In Ecuador, the range of the golden-mantle saddleback tamarin occurs mostly within the Yasuní National Park and the Indigenous Reserve of Huaorani (9).


Golden-mantle saddleback tamarin habitat

The golden-mantle saddleback tamarin’s habitat includes rainforest, seasonally flooded forest, riparian forest, remnant forest and secondary forest in the Amazonian lowlands (1) (2).

Like other tamarins, the golden-mantle saddleback tamarin usually moves around in the middle and lower levels of the forest, and uses tree holes to sleep in at night (5).


Golden-mantle saddleback tamarin status

The golden-mantle saddleback tamarin is classified as Near Threatened (NT) on the IUCN Red List (1) and is listed on Appendix II of CITES (3).

IUCN Red List species status – Near Threatened


Golden-mantle saddleback tamarin threats

The part of the Amazon where the golden-mantle saddleback tamarin is found is remote and has so far suffered relatively little impact from human activities (1). However, the presence of petroleum in the region has prompted construction of the Pompeya-Iro highway, which could potentially threaten the future of the forest and its wildlife (1).

Some of the forests inhabited by the golden-mantle saddleback tamarin may also be under threat from logging, mining, cattle ranching and coca (Erythroxylum coca) production (13).


Golden-mantle saddleback tamarin conservation

The golden-mantle saddleback tamarin is found in the Yasuní National Park in Ecuador, but has not been recorded in any protected areas in Peru (1). Any international trade in this small primate should be carefully controlled under its listing on Appendix II of the Convention on International Trade in Endangered Species (CITES) (3).

View information on this species at the UNEP World Conservation Monitoring Centre.

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Active during the day.
A mating system in which a female mates with several males during one breeding season.
Capable of grasping.
Describes an animal that walks on all four feet.
Relating to the banks of watercourses.
Secondary forest
Forest that has re-grown after a major disturbance, such as fire or timber harvest, but has not yet reached the mature state of primary forest.
A population usually restricted to a geographical area that differs from other populations of the same species, but not to the extent of being classified as a separate species.
Animals with a backbone, including mammals, birds, reptiles, amphibians and fish.


  1. IUCN Red List (August, 2012)
  2. Emmons, L.H. (1997) Neotropical Rainforest Mammals: A Field Guide. Second Edition. University of Chicago Press, Chicago.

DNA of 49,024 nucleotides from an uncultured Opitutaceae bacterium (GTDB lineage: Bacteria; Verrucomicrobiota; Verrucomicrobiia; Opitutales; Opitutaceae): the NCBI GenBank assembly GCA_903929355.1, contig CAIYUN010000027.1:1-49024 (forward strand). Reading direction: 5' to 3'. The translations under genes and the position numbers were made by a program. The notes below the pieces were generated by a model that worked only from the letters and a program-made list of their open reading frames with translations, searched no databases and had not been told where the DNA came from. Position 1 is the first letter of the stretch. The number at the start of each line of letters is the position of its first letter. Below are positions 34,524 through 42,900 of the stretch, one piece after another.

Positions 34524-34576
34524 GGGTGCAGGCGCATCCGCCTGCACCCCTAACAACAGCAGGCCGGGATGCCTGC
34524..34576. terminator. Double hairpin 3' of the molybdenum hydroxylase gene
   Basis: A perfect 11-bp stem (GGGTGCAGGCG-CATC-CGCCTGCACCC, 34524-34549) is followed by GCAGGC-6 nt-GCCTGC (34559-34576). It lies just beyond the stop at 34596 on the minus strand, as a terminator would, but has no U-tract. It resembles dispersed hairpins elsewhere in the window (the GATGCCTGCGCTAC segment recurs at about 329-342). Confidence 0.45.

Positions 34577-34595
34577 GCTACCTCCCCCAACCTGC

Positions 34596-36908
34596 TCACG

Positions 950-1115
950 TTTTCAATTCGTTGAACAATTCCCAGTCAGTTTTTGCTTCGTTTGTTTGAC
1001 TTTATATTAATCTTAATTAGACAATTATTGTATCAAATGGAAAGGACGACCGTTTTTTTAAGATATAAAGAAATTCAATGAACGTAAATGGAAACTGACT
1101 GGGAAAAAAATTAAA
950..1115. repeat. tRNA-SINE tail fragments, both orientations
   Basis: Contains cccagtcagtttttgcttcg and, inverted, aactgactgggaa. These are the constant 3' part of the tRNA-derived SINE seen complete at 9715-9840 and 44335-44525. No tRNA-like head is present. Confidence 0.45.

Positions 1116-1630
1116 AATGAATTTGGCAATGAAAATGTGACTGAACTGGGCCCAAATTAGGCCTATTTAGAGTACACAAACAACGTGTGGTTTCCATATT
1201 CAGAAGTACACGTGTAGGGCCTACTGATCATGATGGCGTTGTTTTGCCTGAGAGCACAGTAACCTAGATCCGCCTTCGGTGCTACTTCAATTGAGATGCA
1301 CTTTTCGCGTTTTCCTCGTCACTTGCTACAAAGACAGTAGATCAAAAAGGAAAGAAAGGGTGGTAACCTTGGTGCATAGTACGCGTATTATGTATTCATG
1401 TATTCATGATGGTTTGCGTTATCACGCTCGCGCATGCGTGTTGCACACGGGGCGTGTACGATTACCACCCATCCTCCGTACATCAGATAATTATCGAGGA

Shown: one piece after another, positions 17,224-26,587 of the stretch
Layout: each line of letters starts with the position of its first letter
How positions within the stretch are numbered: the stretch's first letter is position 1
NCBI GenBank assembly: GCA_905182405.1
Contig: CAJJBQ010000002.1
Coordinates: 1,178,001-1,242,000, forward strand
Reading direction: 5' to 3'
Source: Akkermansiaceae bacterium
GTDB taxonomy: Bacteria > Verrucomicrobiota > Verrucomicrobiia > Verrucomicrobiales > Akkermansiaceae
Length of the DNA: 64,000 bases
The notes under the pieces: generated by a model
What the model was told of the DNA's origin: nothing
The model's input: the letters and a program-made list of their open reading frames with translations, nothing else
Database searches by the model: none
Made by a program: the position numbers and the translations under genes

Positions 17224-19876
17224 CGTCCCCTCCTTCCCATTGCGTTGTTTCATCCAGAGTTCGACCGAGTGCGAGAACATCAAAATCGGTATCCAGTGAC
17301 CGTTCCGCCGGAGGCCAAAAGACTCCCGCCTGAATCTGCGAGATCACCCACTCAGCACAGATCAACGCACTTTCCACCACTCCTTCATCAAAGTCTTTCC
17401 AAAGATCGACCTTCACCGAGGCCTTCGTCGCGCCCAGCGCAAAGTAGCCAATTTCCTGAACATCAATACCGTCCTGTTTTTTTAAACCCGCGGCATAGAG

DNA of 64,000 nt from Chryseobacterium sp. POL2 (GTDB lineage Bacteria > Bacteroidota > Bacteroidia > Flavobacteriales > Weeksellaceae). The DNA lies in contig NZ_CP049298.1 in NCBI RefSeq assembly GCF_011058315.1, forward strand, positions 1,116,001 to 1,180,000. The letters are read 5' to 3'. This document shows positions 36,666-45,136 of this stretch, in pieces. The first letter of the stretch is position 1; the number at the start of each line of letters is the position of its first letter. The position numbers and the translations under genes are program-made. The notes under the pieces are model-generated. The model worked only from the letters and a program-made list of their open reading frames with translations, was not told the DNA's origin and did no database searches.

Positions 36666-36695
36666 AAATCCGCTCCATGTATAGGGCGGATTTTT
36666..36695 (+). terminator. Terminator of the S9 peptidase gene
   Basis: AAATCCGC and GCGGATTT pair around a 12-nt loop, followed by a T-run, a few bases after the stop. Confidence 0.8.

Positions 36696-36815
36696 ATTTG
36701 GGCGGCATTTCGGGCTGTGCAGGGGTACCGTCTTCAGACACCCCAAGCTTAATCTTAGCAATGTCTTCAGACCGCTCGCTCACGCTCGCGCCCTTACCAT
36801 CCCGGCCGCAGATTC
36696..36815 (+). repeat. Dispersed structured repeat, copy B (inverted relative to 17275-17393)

3. CITES (February, 2012)
  4. Fleagle, J.G. (1999) Primate Adaptation and Evolution. Second Edition. Academic Press, New York.
  5. Ankel-Simons, F. (1999) Primate Anatomy: An Introduction. Academic Press, San Diego, California.
  6. French, J.A. and Fite, J.E. (2005) Enrichment for Nonhuman Primates: Marmosets and Tamarins (Callitrichids). University of Nebraska at Omaha, Omaha. Available at:
  7. Thorington Jr, R.W. (1988) Taxonomic status of Saguinus tripartitus (Milne-Edwards, 1878). American Journal of Primatology, 15: 367-371.
  8. Rylands, A.B., Matauschek, C., Aquino, R., Encarnación, F., Heymann, E.W., de la Torre, S. and Mittermeier, R.A. (2011) The range of the golden-mantle tamarin, Saguinus tripartitus (Milne Edwards, 1878): distributions and sympatry of four tamarin species in Colombia, Ecuador, and northern Peru. Primates, 52: 25-39.
  9. Kostrub, C.E. (1997) Preliminary field observations of golden-mantled tamarins, Saguinus tripartitus, in eastern Ecuador. Neotropical Primates, 5(4): 102-103.
  10. Heymann, E.W. (2000) Field observations of the golden-mantled tamarin, Saguinus tripartitus, on the Río Curaray, Peruvian Amazonia. Folia Primatologica, 71(6): 392-398.
  11. Primate Info Net - The Life Spans of Nonhuman Primates (January, 2012)
  12. Kinzey, W.G. (1997) New World Primates: Ecology, Evolution, and Behavior. Aldine Transaction, Piscataway, New Jersey.
  13. WWF WildFinder: Terrestrial Ecoregions - Northern South America: northwestern Brazil, southern Colombia, and northern Peru - Neotropic (NT0163) (February, 2012)

Image credit

Golden-mantle saddleback tamarin among branches  
Golden-mantle saddleback tamarin among branches

© John Norton

John Norton